How should someone who never experienced Shabbat or became estranged from its observance long ago bring him or herself to observe it? Surely, the famous saying “ignorance is bliss” will not create a shomer Shabbat individual! The answer is that one must immerse oneself in the study of the forbidden Shabbat labors – the “39 melachot.” We find a listing of these 39 melachot presented in a clear and concise manner in the wonderful work of Rabbi Dovid Ribiat, The 39 Melachos (Feldheim Publishers).
Below are Rabbi Ribiat’s four orders of melachot:
1) The Order of Bread: choresh (plowing), zore’a (sowing), kotzer (reaping), me’ammer (gathering), dash (threshing), zoreh (winnowing), borer (sorting), tochen (grinding), meraked (sifting), lash (kneading), and ofeh/bishul (baking/cooking).
2) The Order of Garments: gozez (shearing), melabben (scouring), menappetz (combing), tzove’a (dyeing), toveh (spinning), mesech (warping), oseh shtei batei nirin (constructing two heddles), oreg (weaving), potze’a (removing), ko’sher (tying), mattir (untying), tofer (sewing), and kore’a (tearing).
3) The Order of Hides: tzad (trapping), shochet (slaughtering), mafshit (skinning), me’abbed (tanning), memmachek (smoothing), mesartet (scoring), and mechatech (measured cutting).
4) The Order of Construction: kotev (writing), mochek (erasing), boneh (building), so’ter (demolishing), makkeh bepatish (final hammer blow), mechabbeh (extinguishing a flame), mav’ir (kindling), and hotza’a (transferring).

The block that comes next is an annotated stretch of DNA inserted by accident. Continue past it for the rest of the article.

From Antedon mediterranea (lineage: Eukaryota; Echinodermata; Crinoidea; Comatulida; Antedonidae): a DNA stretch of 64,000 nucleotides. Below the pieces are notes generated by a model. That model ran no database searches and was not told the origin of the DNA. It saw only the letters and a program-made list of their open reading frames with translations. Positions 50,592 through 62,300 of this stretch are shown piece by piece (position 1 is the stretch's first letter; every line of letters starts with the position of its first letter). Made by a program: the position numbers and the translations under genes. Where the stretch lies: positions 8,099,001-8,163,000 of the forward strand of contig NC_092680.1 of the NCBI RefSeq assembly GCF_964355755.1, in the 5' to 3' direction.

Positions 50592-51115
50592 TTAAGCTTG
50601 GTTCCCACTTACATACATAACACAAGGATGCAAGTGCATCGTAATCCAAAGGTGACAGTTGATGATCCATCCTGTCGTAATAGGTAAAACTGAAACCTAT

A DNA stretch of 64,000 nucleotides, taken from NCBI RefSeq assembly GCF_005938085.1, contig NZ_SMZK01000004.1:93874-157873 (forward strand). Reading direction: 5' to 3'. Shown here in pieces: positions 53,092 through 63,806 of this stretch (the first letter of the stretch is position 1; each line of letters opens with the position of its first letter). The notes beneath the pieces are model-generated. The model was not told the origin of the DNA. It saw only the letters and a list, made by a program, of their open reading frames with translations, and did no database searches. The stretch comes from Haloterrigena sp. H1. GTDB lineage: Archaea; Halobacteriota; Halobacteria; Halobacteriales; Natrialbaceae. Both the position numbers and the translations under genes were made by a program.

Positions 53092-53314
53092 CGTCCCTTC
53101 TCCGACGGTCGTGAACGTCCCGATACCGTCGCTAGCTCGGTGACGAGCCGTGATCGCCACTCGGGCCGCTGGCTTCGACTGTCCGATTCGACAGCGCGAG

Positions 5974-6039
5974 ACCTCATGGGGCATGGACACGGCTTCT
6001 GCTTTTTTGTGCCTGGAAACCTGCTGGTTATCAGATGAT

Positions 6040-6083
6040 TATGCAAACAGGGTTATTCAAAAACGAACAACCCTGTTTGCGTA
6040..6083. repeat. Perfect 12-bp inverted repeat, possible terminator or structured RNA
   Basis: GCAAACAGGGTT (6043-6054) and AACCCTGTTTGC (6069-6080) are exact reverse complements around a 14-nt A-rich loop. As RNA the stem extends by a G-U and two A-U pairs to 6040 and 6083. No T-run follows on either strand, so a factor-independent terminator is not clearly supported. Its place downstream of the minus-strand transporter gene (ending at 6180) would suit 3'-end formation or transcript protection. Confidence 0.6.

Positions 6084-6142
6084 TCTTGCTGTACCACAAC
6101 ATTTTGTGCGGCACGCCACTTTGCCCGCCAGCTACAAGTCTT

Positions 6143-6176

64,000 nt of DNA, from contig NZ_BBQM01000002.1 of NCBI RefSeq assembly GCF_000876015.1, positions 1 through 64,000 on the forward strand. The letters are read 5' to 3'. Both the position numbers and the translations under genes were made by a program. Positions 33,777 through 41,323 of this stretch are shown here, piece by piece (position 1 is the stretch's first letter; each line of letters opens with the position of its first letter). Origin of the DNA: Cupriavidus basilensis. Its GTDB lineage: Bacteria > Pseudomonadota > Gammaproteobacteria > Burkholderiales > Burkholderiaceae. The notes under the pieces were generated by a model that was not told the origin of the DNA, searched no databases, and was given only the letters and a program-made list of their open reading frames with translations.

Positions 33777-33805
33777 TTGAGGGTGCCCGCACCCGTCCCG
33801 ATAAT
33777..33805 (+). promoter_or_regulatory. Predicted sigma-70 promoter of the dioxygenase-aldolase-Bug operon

In four volumes, Rabbi Ribiat presents the forbidden labors in an easy-to-understand yet comprehensive manner with modern-day, up-to-date applications.
An additional excellent resource for the study of the 39 forbidden melachot, based on the Shulchan Aruch and Talmud, is the classic Chayyei Adam by Rabbi Avraham Danzig of Vilna (Hilchot Shabbat, topics 9-47). I believe this is available in an English translation.
Studying these laws and committing to their observance is not only a sign of one’s Sabbath observance, but serves as a key identifier of one’s entire Torah observance.
(To be continued)Rabbi Yaakov Klass
About the Author: Rabbi Yaakov Klass, rav of Congregation K’hal Bnei Matisyahu in Flatbush, Brooklyn, is Torah Editor of The Jewish Press. He can be contacted at email@example.com.